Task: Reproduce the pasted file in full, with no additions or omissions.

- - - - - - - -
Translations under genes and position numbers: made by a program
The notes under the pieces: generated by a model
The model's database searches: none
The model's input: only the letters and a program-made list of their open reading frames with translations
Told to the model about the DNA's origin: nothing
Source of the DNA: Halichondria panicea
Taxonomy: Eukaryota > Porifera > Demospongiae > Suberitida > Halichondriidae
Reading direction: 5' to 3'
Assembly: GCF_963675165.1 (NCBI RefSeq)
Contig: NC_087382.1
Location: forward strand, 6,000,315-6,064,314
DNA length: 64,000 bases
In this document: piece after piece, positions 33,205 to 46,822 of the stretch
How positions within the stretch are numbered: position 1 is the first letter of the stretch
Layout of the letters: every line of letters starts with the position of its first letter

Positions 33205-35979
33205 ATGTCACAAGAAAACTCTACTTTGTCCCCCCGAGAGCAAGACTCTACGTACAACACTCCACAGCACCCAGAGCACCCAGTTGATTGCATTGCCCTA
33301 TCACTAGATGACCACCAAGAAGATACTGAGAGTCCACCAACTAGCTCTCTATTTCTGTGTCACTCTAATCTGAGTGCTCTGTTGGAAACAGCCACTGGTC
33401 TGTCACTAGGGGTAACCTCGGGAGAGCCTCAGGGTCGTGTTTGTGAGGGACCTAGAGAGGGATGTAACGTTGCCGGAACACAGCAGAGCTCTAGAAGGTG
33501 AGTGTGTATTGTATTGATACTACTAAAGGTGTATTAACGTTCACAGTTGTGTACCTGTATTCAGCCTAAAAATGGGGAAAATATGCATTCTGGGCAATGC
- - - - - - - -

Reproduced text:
Translations under genes and position numbers: made by a program
The notes under the pieces: generated by a model
The model's database searches: none
The model's input: only the letters and a program-made list of their open reading frames with translations
Told to the model about the DNA's origin: nothing
Source of the DNA: Halichondria panicea
Taxonomy: Eukaryota > Porifera > Demospongiae > Suberitida > Halichondriidae
Reading direction: 5' to 3'
Assembly: GCF_963675165.1 (NCBI RefSeq)
Contig: NC_087382.1
Location: forward strand, 6,000,315-6,064,314
DNA length: 64,000 bases
In this document: piece after piece, positions 33,205 to 46,822 of the stretch
How positions within the stretch are numbered: position 1 is the first letter of the stretch
Layout of the letters: every line of letters starts with the position of its first letter

Positions 33205-35979
33205 ATGTCACAAGAAAACTCTACTTTGTCCCCCCGAGAGCAAGACTCTACGTACAACACTCCACAGCACCCAGAGCACCCAGTTGATTGCATTGCCCTA
33301 TCACTAGATGACCACCAAGAAGATACTGAGAGTCCACCAACTAGCTCTCTATTTCTGTGTCACTCTAATCTGAGTGCTCTGTTGGAAACAGCCACTGGTC
33401 TGTCACTAGGGGTAACCTCGGGAGAGCCTCAGGGTCGTGTTTGTGAGGGACCTAGAGAGGGATGTAACGTTGCCGGAACACAGCAGAGCTCTAGAAGGTG
33501 AGTGTGTATTGTATTGATACTACTAAAGGTGTATTAACGTTCACAGTTGTGTACCTGTATTCAGCCTAAAAATGGGGAAAATATGCATTCTGGGCAATGC